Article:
The Bill & Melinda Gates Foundation and China’s Ministry of Science and Technology (MOST) on Wednesday signed a Memorandum of Understanding to form a partnership to support new research and development (R&D) and production of new products for global health and agriculture, Agence France-Presse reports (10/26).
“The World Intellectual Property Organization (WIPO) launched a consortium on Wednesday that would allow the public and private sector to share intellectual property to promote the development of new drugs to treat diseases such as malaria,” Reuters reports (10/26). “Under the agreement between [WIPO], … the companies and the non-profit BIO Ventures for Global Health (BVGH), public and private sector organizations will share valuable intellectual property (IP) and expertise with the global health research community on WIPO Re:Search, a virtual platform,” the U.N. News Centre writes (10/26).
Pharmaceutical firm Eli Lilly and Co. is expected to announce on Tuesday it “is pledging $30 million to help fight multidrug-resistant tuberculosis [MDR-TB] in developing countries, a disease that kills more than 150,000 people a year,” according to the Indianapolis Star. The funds, part of the company’s eight-year-old, $165 million Lilly MDR-TB Partnership, will help to “provide training for nurses, doctors and community volunteers; conduct studies on how to combat the disease; and provide access to medicines,” the newspaper notes. The campaign will focus on China, India, Russia and South Africa, “the four countries with the highest burden of MDR-TB, Lilly said,” the Indianapolis Star writes (10/25).
An electronic voucher system, introduced by the World Food Programme (WFP) and implemented by the health ministry and non-governmental organizations, is helping Zimbabweans living with HIV/AIDS and tuberculosis (TB) and their families obtain food and fight malnutrition, PlusNews reports. “The program supports about 5,000 patients and their families with essential food items and is operating at seven health facilities in the capital [Harare] and has been extended to the second-largest city, Bulawayo,” the news service writes.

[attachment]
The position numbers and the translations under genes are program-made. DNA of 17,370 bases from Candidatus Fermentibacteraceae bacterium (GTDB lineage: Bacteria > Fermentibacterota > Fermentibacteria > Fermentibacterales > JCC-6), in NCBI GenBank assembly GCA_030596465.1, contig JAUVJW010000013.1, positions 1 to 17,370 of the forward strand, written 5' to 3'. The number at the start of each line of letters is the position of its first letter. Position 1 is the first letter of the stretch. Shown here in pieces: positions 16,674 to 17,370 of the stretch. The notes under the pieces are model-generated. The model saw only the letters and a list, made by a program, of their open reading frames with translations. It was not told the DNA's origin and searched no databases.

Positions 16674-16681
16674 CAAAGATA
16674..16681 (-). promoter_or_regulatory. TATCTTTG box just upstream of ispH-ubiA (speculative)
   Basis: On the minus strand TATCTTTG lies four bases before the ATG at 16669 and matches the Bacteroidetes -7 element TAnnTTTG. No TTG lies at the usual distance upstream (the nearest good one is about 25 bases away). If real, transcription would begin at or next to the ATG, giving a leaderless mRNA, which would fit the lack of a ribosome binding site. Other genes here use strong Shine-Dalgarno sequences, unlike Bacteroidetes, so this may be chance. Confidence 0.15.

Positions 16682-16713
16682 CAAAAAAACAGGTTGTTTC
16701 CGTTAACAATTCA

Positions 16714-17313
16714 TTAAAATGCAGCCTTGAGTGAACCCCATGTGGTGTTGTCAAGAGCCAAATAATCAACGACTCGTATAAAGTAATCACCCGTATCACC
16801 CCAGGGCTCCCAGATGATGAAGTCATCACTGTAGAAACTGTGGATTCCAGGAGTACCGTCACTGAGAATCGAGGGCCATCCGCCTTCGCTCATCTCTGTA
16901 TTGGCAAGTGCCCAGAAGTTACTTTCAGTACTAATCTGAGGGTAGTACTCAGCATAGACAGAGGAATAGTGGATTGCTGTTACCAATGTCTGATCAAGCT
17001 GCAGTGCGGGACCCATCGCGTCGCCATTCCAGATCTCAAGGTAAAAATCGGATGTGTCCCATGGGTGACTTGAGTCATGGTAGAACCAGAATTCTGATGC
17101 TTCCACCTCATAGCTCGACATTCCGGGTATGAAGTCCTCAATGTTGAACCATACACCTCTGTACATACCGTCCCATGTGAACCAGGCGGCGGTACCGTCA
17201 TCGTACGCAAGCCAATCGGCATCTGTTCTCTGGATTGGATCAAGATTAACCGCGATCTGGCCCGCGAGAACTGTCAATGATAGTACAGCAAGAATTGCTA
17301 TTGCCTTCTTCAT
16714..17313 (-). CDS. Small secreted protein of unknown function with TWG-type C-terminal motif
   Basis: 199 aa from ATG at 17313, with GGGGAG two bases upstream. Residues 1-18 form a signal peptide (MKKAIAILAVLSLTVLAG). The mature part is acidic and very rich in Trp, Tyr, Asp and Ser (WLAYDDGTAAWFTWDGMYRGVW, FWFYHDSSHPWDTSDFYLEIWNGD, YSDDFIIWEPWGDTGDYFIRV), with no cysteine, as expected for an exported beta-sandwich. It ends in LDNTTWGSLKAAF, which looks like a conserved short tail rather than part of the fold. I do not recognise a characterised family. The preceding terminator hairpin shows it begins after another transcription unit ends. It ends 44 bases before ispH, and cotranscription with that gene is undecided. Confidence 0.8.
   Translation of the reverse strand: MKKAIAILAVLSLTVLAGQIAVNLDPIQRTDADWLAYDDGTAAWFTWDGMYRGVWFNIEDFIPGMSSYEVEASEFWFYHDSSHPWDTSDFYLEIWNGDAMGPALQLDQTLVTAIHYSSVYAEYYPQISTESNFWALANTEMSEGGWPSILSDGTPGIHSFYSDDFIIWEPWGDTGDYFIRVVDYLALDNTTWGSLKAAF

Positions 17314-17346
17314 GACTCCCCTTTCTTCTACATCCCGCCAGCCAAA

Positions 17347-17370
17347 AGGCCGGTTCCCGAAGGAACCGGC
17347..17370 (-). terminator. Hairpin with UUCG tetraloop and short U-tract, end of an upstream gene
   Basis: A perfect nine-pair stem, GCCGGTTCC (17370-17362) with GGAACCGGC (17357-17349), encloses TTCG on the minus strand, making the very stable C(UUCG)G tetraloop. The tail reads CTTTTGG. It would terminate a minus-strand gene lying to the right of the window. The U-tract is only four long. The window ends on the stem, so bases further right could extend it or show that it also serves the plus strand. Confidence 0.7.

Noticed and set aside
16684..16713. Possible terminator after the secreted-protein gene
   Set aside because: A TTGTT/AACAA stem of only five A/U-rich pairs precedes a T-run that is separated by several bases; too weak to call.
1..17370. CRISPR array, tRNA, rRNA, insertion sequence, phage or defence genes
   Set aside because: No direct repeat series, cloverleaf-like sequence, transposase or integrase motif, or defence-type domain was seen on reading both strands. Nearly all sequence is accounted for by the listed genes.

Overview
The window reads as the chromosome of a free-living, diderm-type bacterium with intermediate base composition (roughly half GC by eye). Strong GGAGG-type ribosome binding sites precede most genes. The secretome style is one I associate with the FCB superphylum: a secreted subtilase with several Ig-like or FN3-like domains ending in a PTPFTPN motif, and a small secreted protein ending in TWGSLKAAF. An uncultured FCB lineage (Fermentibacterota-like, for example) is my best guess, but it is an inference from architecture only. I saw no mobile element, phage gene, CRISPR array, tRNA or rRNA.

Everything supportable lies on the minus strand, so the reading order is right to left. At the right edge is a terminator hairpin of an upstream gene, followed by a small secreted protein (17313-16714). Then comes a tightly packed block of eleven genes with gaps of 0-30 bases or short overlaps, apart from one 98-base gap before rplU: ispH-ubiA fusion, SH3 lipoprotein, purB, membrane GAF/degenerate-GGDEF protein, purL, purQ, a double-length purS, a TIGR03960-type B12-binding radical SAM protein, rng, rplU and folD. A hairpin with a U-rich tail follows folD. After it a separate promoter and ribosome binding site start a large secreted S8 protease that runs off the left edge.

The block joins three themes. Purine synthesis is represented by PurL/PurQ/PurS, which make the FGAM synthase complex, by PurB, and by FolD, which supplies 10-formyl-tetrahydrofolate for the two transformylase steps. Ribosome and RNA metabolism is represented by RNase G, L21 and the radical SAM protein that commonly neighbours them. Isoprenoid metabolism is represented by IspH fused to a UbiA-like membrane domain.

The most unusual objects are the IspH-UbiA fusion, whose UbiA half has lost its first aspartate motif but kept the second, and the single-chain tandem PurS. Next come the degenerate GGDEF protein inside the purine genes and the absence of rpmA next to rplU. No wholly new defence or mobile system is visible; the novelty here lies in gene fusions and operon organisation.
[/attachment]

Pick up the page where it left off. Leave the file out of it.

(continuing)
A Lancet editorial responds to the WHO’s sixteenth annual report on global tuberculosis (TB) control, released on Oct 11, which shows that the incidence of tuberculosis has been falling worldwide since 2002, writing, “Successes in disease control in China and other countries show what sustained political and economic support can achieve. Rather than waiting for the elixir of economic success to arrive in all high-burden countries, committed action by donors, agencies, and governments in the most challenging settings is needed in the global campaign against tuberculosis.”
“Treating tuberculosis (TB) and HIV infections at the same time can be a challenge for patients and their doctors, but attacking both diseases early and aggressively isn’t harmful and could save the lives of those who are sickest,” according to a global study led by researchers from the University of California, San Francisco (UCSF) and published Wednesday in the New England Journal of Medicine (NEJM), the San Francisco Chronicle reports. The study found that patients whose immune systems have been most damaged by HIV were 40 percent less likely to die or develop AIDS if they began antiretroviral treatment (ART) “two weeks after starting TB treatment, instead of waiting eight to 12 weeks, as is commonly done now,” the newspaper writes.
“Thousands of lives and years of gains made against HIV/AIDS, tuberculosis (TB) and malaria could be lost if proportional reductions are made to achieve the $1.2 trillion in spending reductions required by the Budget Control Act of 2011,” according to a report (.pdf) issued on Monday by the Foundation for AIDS…
“Russia plans to step up its international role in fighting infectious disease across eastern Europe and central Asia, in what some observers see as the latest effort by the Kremlin to reassert its political influence over its former Soviet neighbors,” the Financial Times reports. “Arkady Dvorkovich, economic aide to President Dmitry Medvedev, pledged money for a new international development agency to support programs against HIV and tuberculosis (TB)” at the Millennium Development Goal 6 Forum hosted in Moscow last week, the newspaper notes.
“Vitamin D is needed to activate the immune system’s response to tuberculosis (TB),” a finding that “could lead to new treatments for the lung disease,” researchers from the University of California in Los Angeles (UCLA) said in a study published Wednesday in the journal Science Translational Medicine, Agence France-Presse reports. “Researchers have long known that vitamin D plays a role in the body’s response to TB, but the study … shows it must be present in adequate levels to trigger the immune response,” AFP writes.
WHO Says Global TB Cases Decline For First Time Ever But Warns Funding Gap, Resistant Strains Put Progress At Risk
New data published in the WHO’s 2011 Global Tuberculosis Control Report on Tuesday, “shows that the number of people who fell ill with [tuberculosis (TB)] dropped to 8.8 million in 2010, after peaking at 9 million in 2005,” the U.N. News Centre reports. “The report shows that the TB death rate dropped 40 percent between 1990 and 2010, and all regions, except Africa, are on track to achieve a 50 percent decline in mortality by 2015,” the news service writes (10/11). “The countries the WHO especially noted for progress in the fight against the disease were Kenya, [Tanzania], Brazil and China,” Reuters reports (Selyukh/Ulmer-Nebehay, 10/11).